Cashmere is Made mostly on machines, also called powerlooms.
Cashmere is a fiber that is obtained from the soft undercoat hairs of cashmere goats. The process of making cashmere involves several steps, including:
Shearing: Cashmere goats are typically sheared in the spring or early summer, when their winter coat has grown out. The goats are carefully sheared by skilled shearers to remove the long coarse outer guard hairs and collect the soft, fine undercoat hairs that are used to make cashmere.
Sorting and Grading: After shearing, the collected cashmere fibers are sorted and graded based on their quality. This process involves separating the cashmere fibers from any coarse guard hairs, dirt, or other impurities. The finest, softest, and longest cashmere fibers are considered the highest grade, while shorter or coarser fibers are classified as lower grade.
Cleaning: The sorted cashmere fibers are then thoroughly cleaned to remove any remaining impurities, such as dirt, grease, or vegetable matter. This process may involve washing the fibers in water or using mechanical methods such as carding or combing to remove the impurities.
Machine Spinning: Once the cashmere fibers are clean, they are spun into yarns using spinning machines or traditional hand spinning techniques. This process involves twisting the fibers together to create a continuous strand of yarn.
Machine Dyeing (Optional): Cashmere yarns can be left undyed to showcase their natural color, which can range from white, beige, brown, to gray. However, cashmere yarns can also be dyed into a wide range of colors to suit different design preferences and fashion trends. Dyeing is usually done using natural or synthetic dyes, and it may occur before or after the spinning process.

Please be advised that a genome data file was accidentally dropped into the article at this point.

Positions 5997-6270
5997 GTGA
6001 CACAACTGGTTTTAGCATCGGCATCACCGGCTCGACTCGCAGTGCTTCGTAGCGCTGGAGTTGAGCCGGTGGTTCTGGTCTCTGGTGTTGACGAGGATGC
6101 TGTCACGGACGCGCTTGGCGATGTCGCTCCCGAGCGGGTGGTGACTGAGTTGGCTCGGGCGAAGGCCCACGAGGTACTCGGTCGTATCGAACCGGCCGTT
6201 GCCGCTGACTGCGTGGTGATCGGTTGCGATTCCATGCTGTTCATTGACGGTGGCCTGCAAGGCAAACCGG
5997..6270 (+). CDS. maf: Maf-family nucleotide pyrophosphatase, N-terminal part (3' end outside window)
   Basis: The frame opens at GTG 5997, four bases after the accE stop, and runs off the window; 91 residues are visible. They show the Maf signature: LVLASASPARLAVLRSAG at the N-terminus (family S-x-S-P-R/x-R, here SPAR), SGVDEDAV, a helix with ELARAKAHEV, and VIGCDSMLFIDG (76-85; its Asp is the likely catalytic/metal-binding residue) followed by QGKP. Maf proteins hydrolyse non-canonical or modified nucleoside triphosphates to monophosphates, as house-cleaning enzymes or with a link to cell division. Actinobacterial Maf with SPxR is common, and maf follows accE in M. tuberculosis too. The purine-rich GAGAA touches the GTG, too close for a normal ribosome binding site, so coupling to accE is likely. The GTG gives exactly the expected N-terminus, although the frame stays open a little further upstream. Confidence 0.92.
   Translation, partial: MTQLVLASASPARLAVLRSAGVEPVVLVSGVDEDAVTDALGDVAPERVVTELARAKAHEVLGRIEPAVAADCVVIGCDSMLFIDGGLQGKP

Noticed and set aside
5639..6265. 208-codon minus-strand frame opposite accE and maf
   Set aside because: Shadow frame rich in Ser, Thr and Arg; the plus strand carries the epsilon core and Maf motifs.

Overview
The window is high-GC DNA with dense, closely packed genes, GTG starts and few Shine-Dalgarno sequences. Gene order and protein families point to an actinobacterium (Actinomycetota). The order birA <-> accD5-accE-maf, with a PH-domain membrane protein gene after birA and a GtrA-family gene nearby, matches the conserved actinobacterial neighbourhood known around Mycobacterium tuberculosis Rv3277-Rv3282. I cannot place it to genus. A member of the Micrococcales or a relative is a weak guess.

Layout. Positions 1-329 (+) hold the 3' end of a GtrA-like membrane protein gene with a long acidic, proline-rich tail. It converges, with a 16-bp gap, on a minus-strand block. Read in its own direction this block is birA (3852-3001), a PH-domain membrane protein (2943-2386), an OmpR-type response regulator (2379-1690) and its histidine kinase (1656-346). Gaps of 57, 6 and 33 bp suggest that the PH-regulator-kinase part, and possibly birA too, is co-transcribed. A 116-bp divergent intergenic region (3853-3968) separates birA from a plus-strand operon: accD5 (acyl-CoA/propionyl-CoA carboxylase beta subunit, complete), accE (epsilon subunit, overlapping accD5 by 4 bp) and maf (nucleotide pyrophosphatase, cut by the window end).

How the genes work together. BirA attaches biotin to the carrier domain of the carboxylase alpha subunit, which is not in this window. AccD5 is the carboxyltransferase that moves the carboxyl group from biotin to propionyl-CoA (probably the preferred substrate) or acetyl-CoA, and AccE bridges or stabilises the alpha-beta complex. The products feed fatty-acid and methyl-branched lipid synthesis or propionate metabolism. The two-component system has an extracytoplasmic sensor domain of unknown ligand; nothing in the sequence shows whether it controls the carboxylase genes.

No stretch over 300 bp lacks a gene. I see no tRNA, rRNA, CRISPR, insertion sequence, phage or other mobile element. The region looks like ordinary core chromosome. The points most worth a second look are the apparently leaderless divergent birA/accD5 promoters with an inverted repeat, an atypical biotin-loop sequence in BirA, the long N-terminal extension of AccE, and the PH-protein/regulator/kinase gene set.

Machine Weaving or Knitting: Cashmere yarns are then used to create fabric through weaving or knitting techniques. Weaving involves interlacing the yarns together to create a fabric with a pattern, while knitting involves creating loops with the yarns to create a fabric with stretch and flexibility.
Finishing: After the fabric is woven or knitted, it goes through a finishing process, which may involve processes such as washing, blocking, and pressing to achieve the desired softness, drape, and texture of the cashmere fabric.
Quality Control: Throughout the entire cashmere production process, strict quality control measures are implemented to ensure that the final product meets the highest standards of softness, warmth, and durability associated with cashmere.
It’s worth noting that the process of making cashmere can vary depending on the region, tradition, and production scale. Some traditional cashmere production methods may still involve hand-crafting techniques, while larger-scale commercial production may use more modern machinery. However, the key steps of shearing, sorting, cleaning, spinning, weaving/knitting, and finishing remain fundamental to the cashmere production process.